My cats have decided to tear up my couch and the carpet. They are not declawed, and they do it even when there plenty of other things for them to play with. What can I do?
By Peter McCarthy
Okay – So, you love your cats, but you love your furniture too. Your two loves may not be compatible
If your cats are scratching the couch and the carpet, you may be wondering how to stop this behavior. No one wants to see their claws sink into prized upholstery! Here are some tips on how to keep your kitties from shredding your things.
Be sure you know WHY they are doing it:
Cats scratch for a variety of reasons. Sometimes, they do it to mark their territory or to remove the sheaths from their claws. Sometimes, your cats might be playing with each other and they scratch as a part of that playtime. They may scratch because they are stressed out. They could even be scratching in an attempt to tell you something is wrong with them.
If you keep the reason for the scratching in mind, it can help you find ways to stop or prevent them from scratching where they shouldn’t.
“I have 2 cats, but one of my cats loves to scratch things while the other does not. How can I stop my cats from scratching without being so cruel as to put them in a crate?”
How you can stop cats scratching furniture
- Teach your cat to avoid the problem areas (area rugs, couches and chairs) by using a product that is available at most pet stores. There is a liquid spray that you can use on your rugs and furniture that tastes bitter to animals. In other words, when they lick it off their fur after scratching the rug, they will likely decide it isn’t so great and won’t want to do it again anytime soon.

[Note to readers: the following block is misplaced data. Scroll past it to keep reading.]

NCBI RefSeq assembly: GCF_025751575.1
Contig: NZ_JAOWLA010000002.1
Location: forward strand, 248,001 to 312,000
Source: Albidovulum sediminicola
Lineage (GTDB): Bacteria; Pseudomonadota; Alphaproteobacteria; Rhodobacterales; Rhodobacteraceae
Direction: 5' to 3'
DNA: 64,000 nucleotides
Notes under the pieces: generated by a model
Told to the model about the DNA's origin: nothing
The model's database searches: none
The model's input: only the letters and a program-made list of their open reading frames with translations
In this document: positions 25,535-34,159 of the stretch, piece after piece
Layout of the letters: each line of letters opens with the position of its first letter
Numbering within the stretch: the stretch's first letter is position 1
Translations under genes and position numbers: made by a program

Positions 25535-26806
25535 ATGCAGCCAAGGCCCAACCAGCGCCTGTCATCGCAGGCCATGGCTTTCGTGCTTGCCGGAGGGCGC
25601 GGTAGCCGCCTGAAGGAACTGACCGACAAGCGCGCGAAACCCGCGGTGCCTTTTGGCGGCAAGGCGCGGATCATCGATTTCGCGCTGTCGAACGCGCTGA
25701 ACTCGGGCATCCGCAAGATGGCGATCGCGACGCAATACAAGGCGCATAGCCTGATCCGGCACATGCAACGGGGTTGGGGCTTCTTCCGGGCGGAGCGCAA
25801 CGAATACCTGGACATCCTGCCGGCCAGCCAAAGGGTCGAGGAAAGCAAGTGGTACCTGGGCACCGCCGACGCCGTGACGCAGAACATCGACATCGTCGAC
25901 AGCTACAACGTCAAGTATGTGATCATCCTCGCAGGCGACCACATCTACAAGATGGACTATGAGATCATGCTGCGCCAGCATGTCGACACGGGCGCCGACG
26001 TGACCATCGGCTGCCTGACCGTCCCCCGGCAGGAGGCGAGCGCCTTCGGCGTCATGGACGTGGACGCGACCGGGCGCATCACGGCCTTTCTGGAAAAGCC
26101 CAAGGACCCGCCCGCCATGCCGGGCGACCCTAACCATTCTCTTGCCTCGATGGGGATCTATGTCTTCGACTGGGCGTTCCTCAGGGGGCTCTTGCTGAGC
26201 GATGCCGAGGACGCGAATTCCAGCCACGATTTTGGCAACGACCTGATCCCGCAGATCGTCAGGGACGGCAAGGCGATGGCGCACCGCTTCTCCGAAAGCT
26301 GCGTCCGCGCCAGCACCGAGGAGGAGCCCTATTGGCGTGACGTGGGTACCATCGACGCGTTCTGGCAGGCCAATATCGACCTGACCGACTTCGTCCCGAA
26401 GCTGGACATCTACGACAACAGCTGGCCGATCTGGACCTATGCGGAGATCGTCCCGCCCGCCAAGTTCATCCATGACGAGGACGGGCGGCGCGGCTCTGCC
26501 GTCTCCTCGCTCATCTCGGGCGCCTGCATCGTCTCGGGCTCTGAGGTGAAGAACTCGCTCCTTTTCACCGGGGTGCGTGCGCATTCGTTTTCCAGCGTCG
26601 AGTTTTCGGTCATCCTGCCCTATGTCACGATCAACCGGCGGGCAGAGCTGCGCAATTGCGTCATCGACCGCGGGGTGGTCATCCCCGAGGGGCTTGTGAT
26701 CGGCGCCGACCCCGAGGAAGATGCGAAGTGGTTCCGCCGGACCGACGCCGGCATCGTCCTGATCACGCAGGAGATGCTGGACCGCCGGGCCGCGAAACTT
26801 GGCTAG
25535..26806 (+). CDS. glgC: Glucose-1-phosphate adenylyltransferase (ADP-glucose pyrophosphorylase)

- Keep them busy by giving them toys and attention. (Many cats enjoy feather toys.) If you keep your cats well-exercised and give them plenty of toys to play with, they may be less inclined to play with the furniture. Make sure not only to play with your cats at least once a day but also have an assortment scattered around the house so that they can “hunt” when you are not home or at night when you are sleeping.
- If the problem is that your cats are bored, give them more to do to keep their minds busy. Set up a tall cat tree for them with plenty of scratching areas and toys. They will be occupied for hours!
If at first you don’t succeed…
“I have one cat who is an absolute demon when it comes to scratching the furniture. Anything that is within his reach, he will use his claws on. I’ve tried having multiple scratching posts but he doesn’t care for any of them – not even the carpeted ones. I’ve also tried spraying them with bitter apple, which he then just licks off. What can I do to stop this behavior?”
- Give them items they can destroy on their own, such as cardboard boxes or paper. Paper used for packing in delivered products is perfect for this. Cats will sit on it, scratch on it, even try using it for hiding during play.
- Put up a scratching post in every room of the house. We’ve used Alpine scratchers, strategically placed in front of scratching targets, with a lot of success, and there’s also an attractive lounger that serves as a great scratching post.
“My cats love the scratching posts that are made of sisal rope wrapped around a post. Maybe if you tried providing something like that your kitty would be happy. Good luck!”
Cats still scratching furniture? Try these…
- Put double-sided tape on objects they might scratch. The cat will not like the feel and won’t scratch it as much. Clear tape may also preserve the look of your home.
- When all else fails, put your cat in a crate when you are not home, denying them the opportunity for a scratching freak out.
The cat scratching furniture problem is a tricky one. It can be solved by trying out different solutions until you find the one that works for your situation and your feline friend, but it’s important to keep in mind what they’re getting from their behavior as well before deciding how to fix it.
Cats scratch because of instinctual urges or desires such as marking territory with scent glands located on their paws, stretching after being inactive too long, exercising muscles used during hunting prey, relieving stress-induced by boredom or anxiety caused by a change in environment (e.g., moving house) or even just playing around!
You’ll have to try several methods at once if you want to find which works best for both parties involved, so take care not to get discouraged if some ideas don’t work right away.
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